10. lbfjrmd

    lbfjrmd Pre-takeoff checklist

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    post #4 is good too ... one can never go wrong with a consultation.
     
  11. AggieMike88

    AggieMike88 Touchdown! Greaser!

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    The original "I don't know it all" of aviation.
    <<evil chuckle>> If I ever find myself in your backyard, we're definitely gonna do an old fashioned hangar flying session.
     
  12. Thanks all for the time and advice. I certainly want to do this right and honest.

    Dr. Chien, are you saying if I go to my family dr and have him write me a note as you decribed (and of course comply with any tests he might advise), that should remove any potential red flags? Should I still consider a consult with an AME if I get that note, or do you think I’m good to proceed live?

    Aggie mike, thanks for the reminder on the additional medical before I turn 40.
     
  13. bbchien

    bbchien Touchdown! Greaser!

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    of course the $64k question is do you want to find out.if you do, then run a stress treadmill, to 9 min and 90% of (220-YourAge) for heart rate.
    Or
    Bring the ER doc’s dictation (not what you download) to the pcp and ask him to write those words... :)
     
    Last edited: Dec 16, 2018
  14. azure

    azure Final Approach

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    Is it 230 - Age now? I thought it was 220... or perhaps that was a typo?

    Anyway, OP, as one who has been through this exact scenario (but after age 40, indeed after age 50), I can vouch for the peace of mind a negative stress test will give you. If you run 4-6 miles per day as you say, it should be a piece of cake for you, and you will probably have to go well over 9 minutes, perhaps over 12, to get to your target heart rate.

    One question for Bruce: why have the pcp "transcribe" the ER doc's words? Why not just take the dictation straight to the AME? :confused:

    (Unless by "those words" you mean "no CAD diagnosis".)
     
  15. bbchien

    bbchien Touchdown! Greaser!

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    Typo corrected.
    Both are required- the ER and the PCP...
    tough typing on an iphone late in the evening....Much better on a keyboard!
     
  16. AggieMike88

    AggieMike88 Touchdown! Greaser!

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    You and and many airmen including me should be glad that "fat thumb syndrome" isn't reportable on your medicals :) :)
     
  17. Lantraxco

    Lantraxco Pre-takeoff checklist

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    "Bill Clinton needed quadruple bypass surgery soon after leaving office, despite having had several normal stress tests as President."

    If you're in doubt, a coronary artery calcium scan is the gold standard. Non invasive and inexpensive relative to a cardiac catheterization.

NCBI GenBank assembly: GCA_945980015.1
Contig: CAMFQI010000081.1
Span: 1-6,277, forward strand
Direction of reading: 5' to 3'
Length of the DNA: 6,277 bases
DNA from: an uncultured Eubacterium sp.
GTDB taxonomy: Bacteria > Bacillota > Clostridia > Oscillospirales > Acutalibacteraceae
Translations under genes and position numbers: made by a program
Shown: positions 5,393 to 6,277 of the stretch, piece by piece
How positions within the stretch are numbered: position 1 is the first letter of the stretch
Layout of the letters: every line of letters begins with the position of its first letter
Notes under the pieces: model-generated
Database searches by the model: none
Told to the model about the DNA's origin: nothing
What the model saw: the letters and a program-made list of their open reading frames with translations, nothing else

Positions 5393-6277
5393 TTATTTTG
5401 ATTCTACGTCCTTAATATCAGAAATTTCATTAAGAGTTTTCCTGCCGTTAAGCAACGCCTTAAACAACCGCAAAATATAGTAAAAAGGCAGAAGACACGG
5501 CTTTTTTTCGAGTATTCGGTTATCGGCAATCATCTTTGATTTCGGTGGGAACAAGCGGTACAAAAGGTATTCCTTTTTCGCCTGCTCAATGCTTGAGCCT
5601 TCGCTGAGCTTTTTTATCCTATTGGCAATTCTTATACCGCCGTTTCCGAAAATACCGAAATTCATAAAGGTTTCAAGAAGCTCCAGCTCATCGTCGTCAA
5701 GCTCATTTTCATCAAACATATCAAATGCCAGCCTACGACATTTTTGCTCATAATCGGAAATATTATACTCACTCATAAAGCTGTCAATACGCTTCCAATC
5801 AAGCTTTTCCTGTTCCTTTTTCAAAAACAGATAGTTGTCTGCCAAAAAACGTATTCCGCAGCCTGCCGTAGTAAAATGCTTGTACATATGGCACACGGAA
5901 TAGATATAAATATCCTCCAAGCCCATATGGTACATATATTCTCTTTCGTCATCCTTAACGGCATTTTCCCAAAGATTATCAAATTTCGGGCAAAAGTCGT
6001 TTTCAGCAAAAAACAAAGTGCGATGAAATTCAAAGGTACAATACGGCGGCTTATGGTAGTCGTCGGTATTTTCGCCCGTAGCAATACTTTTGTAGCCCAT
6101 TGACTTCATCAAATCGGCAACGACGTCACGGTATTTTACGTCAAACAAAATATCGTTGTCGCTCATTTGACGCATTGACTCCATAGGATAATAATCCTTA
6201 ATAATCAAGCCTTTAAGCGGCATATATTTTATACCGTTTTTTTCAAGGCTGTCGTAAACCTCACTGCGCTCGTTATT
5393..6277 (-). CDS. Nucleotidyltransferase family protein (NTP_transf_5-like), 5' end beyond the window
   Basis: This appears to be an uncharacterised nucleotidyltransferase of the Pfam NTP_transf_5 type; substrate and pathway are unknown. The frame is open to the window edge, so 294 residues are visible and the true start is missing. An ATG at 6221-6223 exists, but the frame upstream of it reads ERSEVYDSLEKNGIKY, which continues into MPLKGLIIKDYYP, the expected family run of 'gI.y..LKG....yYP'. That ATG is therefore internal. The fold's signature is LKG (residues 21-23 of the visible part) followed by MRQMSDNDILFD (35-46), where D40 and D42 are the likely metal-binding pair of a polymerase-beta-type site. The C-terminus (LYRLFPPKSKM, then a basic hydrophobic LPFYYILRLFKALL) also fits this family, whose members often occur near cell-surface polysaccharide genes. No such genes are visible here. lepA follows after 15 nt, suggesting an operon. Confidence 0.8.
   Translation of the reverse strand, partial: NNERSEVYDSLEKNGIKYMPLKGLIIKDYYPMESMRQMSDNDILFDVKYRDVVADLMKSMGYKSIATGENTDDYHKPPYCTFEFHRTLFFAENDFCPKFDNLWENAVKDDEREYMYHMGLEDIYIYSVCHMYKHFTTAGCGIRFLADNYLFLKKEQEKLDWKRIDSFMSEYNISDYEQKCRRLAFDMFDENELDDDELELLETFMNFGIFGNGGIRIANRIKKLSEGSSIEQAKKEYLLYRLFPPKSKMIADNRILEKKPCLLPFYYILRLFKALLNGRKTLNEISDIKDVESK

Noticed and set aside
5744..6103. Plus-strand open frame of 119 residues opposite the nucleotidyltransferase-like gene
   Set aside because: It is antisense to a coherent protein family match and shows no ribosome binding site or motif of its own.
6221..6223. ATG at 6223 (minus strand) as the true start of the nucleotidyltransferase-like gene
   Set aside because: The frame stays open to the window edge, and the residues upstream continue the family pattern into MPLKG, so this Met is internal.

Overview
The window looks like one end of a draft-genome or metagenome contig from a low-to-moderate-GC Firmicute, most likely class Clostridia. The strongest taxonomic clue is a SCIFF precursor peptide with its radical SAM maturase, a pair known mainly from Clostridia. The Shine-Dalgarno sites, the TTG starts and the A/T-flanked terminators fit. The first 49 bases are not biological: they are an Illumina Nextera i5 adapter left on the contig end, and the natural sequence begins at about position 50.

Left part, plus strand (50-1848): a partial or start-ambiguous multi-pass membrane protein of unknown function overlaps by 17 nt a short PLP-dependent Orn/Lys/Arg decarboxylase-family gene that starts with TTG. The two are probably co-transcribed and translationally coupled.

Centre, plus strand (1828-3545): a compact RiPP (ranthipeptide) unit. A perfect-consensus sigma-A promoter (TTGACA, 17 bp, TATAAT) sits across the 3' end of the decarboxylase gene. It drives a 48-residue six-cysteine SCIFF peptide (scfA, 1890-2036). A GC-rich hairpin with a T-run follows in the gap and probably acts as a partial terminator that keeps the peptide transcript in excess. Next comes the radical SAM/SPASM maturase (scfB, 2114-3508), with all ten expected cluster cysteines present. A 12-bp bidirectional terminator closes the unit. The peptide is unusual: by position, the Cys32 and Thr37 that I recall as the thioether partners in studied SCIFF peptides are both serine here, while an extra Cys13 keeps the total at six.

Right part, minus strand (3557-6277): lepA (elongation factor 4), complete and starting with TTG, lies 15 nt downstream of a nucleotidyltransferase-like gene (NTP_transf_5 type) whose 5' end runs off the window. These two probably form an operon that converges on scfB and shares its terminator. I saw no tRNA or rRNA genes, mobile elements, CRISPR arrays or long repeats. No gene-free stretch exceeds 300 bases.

just sayin'.
     
  18. bbchien

    bbchien Touchdown! Greaser!

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    Completely incorrect, Doctor. The ultraslice CT can only give you the diagnosis and cannot acquit you as it does not have enough slices to resolve the situation.

    I just got a guy out of the weeds who had it called on his scan "70% lesion of the left main" and on cath he had nothing.

    The commercial interests forwarding ultraslice CT will have you believe they are the second coming. Don't believe it for a moment.

    Live right
    Exercise
    don't get fat
    Watch your cholesterol and HbAc.
    .....the Ultraslice won't do that for you.

    Exercise, do your annual treadmill run and watch your C-reactive protein.
     
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  19. AggieMike88

    AggieMike88 Touchdown! Greaser!

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    @bbchien and @lbfjrmd .... question about the Bruce treadmill test...

    I know the FAA specs say things about 9 minutes and Heart rate of 220-age.... but if you start peaking above that heart rate before 9 minutes, do they stop the test? If that occurs, what needs gathering for the AME and AMCD?

    (Asking for my education because I don't recall this being asked or discussed for medical certification purposes)
     
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  20. Lantraxco

    Lantraxco Pre-takeoff checklist

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    I'm no doctor, and apologies for speaking out of turn. Good advice for all of us.
     
  21. bbchien

    bbchien Touchdown! Greaser!

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    no no no, the number isn't right It's to heart rate 0.9*(220-YourAge). for example, a 60 year old goes to Heart Rate 154.
     
  22. tceq24443

    tceq24443 Pre-Flight

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    yes
     
    Last edited: Jan 31, 2019
  23. bbchien

    bbchien Touchdown! Greaser!

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    And I just got it wrong.
    (220-60)*0.9 is 144 not 154. sigh.